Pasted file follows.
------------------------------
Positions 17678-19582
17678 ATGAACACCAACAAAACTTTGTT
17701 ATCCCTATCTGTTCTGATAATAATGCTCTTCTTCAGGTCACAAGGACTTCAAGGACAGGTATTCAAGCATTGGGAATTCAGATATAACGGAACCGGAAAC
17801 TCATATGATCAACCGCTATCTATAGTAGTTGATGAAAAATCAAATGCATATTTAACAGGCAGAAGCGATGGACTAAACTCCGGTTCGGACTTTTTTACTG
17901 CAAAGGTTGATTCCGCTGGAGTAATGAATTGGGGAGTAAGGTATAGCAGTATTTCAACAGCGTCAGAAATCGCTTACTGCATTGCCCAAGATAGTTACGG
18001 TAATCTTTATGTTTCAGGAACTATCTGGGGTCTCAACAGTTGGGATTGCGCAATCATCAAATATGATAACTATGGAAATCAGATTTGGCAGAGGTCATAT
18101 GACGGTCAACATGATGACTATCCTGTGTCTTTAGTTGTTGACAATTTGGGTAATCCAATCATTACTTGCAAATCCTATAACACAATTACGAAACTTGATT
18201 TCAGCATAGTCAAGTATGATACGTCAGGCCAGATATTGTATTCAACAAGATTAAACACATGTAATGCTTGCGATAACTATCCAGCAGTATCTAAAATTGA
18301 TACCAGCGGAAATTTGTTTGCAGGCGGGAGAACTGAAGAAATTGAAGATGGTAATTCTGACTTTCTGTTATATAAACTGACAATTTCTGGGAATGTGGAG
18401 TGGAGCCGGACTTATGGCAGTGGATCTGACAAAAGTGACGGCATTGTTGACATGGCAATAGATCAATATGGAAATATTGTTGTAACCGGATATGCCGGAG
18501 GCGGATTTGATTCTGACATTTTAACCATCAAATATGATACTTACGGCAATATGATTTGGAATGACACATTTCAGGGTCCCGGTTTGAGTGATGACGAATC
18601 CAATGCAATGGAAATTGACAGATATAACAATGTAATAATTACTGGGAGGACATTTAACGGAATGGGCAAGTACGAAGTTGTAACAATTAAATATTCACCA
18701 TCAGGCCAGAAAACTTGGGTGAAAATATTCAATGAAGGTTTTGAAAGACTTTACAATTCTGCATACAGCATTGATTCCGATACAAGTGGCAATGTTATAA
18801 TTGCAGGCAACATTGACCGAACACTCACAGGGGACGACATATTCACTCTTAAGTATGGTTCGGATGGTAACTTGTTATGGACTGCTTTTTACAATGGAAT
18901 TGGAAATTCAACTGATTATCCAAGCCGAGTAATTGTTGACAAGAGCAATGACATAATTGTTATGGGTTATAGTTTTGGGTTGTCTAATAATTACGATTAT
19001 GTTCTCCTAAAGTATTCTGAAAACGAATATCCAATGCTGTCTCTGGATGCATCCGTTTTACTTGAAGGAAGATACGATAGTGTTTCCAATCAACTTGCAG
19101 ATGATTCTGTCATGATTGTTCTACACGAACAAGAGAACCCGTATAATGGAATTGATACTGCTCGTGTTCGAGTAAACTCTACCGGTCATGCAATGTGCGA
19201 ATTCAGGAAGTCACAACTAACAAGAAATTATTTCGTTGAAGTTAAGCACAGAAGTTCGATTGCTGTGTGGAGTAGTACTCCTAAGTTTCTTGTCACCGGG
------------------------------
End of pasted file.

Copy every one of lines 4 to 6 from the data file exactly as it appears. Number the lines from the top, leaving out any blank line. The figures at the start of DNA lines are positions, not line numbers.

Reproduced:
17801 TCATATGATCAACCGCTATCTATAGTAGTTGATGAAAAATCAAATGCATATTTAACAGGCAGAAGCGATGGACTAAACTCCGGTTCGGACTTTTTTACTG
17901 CAAAGGTTGATTCCGCTGGAGTAATGAATTGGGGAGTAAGGTATAGCAGTATTTCAACAGCGTCAGAAATCGCTTACTGCATTGCCCAAGATAGTTACGG
18001 TAATCTTTATGTTTCAGGAACTATCTGGGGTCTCAACAGTTGGGATTGCGCAATCATCAAATATGATAACTATGGAAATCAGATTTGGCAGAGGTCATAT